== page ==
Here, in a Pawleys Island house, situated in woods vast and wide, is a girl whose world is a whirl of animals fat, fluffy, feathery and floating.
The girl’s name is Elizabeth Davis and she is 8 years old. She is funny, feisty and a friend to a variety of creatures once abandoned and lost, but now loved in her heart and home.
On this day, she is in a white and teal blue Matilda Jane outfit, featuring a tiered skirt and a white T-shirt emblazoned with the message: “Let Your Smile Change The World.”
This second-grader at Coastal Montessori Charter School grins aplenty, especially when surrounded by her pet pals.
Punkin, a Vietnamese pot-bellied pig that can rear up on his hind legs like a dog, is chief among her animal friends. Hunter, Elizabeth’s 10-year-old brother, also prefers Punkin.
“I was probably 5 or 6 when I got him from All 4 Paws (Animal Rescue),” said Elizabeth while Punkin stood by her side. “When I put my hands into the cage and petted him, I just knew we were going to be best buds.”
Since his adoption, Punkin has settled in well with his other animal companions living cozy and carefree with Elizabeth and her family.
Biscuit, an orange cat, was saved in 2002. Shannon Davis, Elizabeth’s mom, was traveling home to South Carolina when she happened upon Biscuit in Dalton, Ga.
The cute cat, which resembles a Turkish angora, walked up to her and jumped into her lap.
“The owner said she was a porch kitty and that she needed a home,” Shannon said. “It took me all of five minutes to make a decision to take her.”
Since that day, animals in need of love and homes have been fortunate enough to meet the Davis family.
The proverbial apple of their collective eyes is, of course, Elizabeth. She, like untold children around the globe, has the magical ability to love and appreciate each of her pets with a passion pure and assured by hugs, kisses and nose rubs.
“She has learned how to become an animal owner,’’ Shannon said. “Instead of just co-habitating with a pet who the adults take care of, she has learned to take ownership by attending to their safety, their care, loving them and keeping our home and cages clean.”
Yes, animals are in this house but it doesn’t smell like an animal house. The air in here is fresh.
Elizabeth does an extraordinary job of being a parent and manager of her private menagerie of mammals, chickens and one reptile – Tooter the Turtle, a yellow-bellied slider, adopted in April 2016.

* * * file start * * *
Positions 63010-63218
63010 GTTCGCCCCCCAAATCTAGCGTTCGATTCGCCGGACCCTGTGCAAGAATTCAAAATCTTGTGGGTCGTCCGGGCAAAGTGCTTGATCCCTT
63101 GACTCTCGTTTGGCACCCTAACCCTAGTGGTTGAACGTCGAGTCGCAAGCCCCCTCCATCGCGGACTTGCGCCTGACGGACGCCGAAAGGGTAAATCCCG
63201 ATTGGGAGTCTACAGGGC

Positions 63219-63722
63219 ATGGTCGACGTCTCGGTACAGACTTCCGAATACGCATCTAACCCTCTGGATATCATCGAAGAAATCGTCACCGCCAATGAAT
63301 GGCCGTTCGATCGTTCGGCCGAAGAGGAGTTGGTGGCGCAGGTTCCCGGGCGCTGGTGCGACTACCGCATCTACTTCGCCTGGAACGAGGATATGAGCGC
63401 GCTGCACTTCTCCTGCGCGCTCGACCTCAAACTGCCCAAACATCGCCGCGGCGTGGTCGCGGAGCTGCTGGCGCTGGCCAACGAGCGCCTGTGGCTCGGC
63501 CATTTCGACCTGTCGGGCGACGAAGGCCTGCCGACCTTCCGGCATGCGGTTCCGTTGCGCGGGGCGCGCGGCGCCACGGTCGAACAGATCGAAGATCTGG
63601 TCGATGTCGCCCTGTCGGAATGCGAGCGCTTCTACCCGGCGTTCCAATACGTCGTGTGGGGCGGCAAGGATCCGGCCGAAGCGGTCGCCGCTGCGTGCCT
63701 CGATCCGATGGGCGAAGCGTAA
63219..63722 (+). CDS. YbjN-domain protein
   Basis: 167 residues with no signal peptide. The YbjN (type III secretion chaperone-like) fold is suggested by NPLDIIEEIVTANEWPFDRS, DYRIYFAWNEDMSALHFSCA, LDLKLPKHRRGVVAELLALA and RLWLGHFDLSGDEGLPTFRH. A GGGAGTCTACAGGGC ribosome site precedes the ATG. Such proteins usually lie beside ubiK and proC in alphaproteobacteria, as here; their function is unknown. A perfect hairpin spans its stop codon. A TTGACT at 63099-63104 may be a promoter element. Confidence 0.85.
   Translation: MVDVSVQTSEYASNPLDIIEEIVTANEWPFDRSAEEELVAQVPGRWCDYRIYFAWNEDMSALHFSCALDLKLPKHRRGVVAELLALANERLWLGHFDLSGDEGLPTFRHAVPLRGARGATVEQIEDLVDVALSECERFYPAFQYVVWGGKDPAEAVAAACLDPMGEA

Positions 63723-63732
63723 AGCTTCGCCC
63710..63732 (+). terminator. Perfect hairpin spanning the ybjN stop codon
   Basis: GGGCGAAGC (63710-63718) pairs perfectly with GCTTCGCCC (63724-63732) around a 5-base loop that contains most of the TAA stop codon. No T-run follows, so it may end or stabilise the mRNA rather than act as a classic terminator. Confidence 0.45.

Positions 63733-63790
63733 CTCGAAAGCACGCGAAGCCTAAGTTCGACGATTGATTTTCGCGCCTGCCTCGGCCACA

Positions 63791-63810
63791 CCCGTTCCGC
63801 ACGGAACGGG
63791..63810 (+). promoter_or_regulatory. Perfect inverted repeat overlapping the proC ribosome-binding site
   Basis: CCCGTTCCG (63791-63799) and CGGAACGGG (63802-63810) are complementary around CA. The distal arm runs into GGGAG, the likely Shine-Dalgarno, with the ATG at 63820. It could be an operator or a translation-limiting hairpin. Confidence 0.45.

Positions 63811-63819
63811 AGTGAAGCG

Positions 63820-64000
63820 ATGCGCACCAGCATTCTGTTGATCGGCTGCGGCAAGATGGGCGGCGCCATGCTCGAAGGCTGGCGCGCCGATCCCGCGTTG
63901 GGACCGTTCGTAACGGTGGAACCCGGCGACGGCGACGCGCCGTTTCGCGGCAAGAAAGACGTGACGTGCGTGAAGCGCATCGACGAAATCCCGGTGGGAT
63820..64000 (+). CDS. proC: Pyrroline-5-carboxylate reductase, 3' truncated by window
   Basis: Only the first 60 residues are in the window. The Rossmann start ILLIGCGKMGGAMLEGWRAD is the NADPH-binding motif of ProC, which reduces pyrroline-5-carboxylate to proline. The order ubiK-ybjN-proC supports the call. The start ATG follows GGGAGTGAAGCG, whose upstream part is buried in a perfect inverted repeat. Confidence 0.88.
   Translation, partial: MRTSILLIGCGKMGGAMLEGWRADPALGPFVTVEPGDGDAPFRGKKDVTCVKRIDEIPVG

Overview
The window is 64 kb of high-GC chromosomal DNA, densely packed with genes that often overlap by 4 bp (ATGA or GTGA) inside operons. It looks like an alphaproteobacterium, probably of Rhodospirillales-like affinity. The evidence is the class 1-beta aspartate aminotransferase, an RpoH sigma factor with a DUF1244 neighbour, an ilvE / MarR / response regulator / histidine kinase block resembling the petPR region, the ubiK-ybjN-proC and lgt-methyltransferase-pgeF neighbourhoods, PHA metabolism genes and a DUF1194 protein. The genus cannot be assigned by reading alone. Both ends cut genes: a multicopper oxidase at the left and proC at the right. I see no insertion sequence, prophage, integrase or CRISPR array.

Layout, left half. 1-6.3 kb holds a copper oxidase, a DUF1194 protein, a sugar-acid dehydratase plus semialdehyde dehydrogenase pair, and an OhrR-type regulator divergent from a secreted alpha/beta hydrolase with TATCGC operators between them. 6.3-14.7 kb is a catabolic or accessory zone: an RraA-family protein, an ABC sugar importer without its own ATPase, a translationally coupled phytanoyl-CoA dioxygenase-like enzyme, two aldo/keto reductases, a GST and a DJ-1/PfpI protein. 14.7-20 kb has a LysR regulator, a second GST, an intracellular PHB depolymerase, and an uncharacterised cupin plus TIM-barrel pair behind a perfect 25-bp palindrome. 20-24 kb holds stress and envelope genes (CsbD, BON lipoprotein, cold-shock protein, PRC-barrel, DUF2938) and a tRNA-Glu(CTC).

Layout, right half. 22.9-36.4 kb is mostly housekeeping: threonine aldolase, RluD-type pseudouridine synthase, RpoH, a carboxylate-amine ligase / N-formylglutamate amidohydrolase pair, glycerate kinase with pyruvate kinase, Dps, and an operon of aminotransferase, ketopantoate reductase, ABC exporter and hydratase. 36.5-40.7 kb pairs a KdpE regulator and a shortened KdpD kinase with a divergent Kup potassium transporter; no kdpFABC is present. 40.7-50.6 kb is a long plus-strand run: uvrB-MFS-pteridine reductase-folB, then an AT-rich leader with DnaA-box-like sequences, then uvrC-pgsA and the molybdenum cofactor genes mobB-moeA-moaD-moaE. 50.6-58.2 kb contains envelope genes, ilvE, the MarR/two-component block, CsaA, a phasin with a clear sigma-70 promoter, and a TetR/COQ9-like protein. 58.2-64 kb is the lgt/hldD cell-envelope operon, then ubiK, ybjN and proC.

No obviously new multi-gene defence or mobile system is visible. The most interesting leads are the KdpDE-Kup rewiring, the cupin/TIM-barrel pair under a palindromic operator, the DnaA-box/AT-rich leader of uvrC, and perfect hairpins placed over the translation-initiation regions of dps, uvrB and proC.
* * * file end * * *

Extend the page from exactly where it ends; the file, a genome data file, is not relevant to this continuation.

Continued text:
Elizabeth handles their bad moods without flinching and with aplomb.
When Punkin gets peeved, he loses his cool.
“He will squeal and grunt if he is in a bad mood,” Elizabeth said.
Punkin, adopted just before Halloween in 2015, insists on being the apple of her eye and getting first dibs on where he sleeps in her bed.
“One night, he was running to get in the bed and I ran as fast as I could down the hallway to get to the bed first,” said Elizabeth, while Punkin joined her in the den. “He will push me off the bed to get to the blankets.”
“The struggle is real,” shouted Elizabeth’s dad, Brandon Davis, from the kitchen where he was preparing clam chowder.
“It is like two pigs rooting for the same spot,” Shannon said.
Elizabeth chuckled at their comments, as animal friends gathered around her.
Sammy, a coonhound, arrived in January 2002. He was found near Samworth Plantation in Georgetown County. He is quietly sitting, staring and wagging his tail.
Another dog, Buddy, a stray perhaps part Shih Tzu, was vying for Elizabeth’s attention. So, she picked him up, held him close and gave him a forehead kiss. Buddy belonged to a homeless man before being adopted by the Davis family.
“It was love at first sight for my husband,’’ Shannon said. “It took me a bit longer and Elizabeth was to the moon because Buddy acted like a puppy even though he was supposedly 3 years old. We adopted him two weeks before Thanksgiving in 2014.”
One of Shannon’s friends was shopping at an area Kmart when she spotted his previous owner asking people to take Buddy because of what could be a harsh winter.
Buddy is kind, friendly and charming. He licks and snuggles with ease. He is everybody’s Buddy, except Biscuit for reasons unknown.
Elizabeth enjoys the companionship of every animal she owns.
Somehow – between school days, nine to 10 hours of sleep each night, being a Girl Scout and an active churchgoer – she makes time for all of her rescues, including sugar gliders and rabbits.
Her favorites include Punkin and Thumper, a Mini Lop rabbit adopted in December 2014.
“I love everything about Punkin,” Elizabeth said. “He likes to sleep with me. He bonds with me, and he snores louder than I do. Thumper, he cuddles with me and sometimes he bites my fingers, mistaking them for carrots.”
Carrots are not only enjoyed by the rabbits, but also by Punkin. The pig gets his fill of dry food made specifically for pot-bellied pigs. He also roots for food in their backyard, serene natural woods.
“Pigs are highly trainable, smart animals because they are completely food-driven,’’ Shannon said. “So, they will learn (to) do just about anything for food.”
And at least one sweet swine will do anything for a little girl named Elizabeth.
“Every night before we go to bed, I just rub his head,’’ she said. “It makes him really relaxed, and it relaxes me too.”
Contact Johanna D. Wilson at JohannasCarolinaCharacters@gmail.com or to suggest subjects for an upcoming column.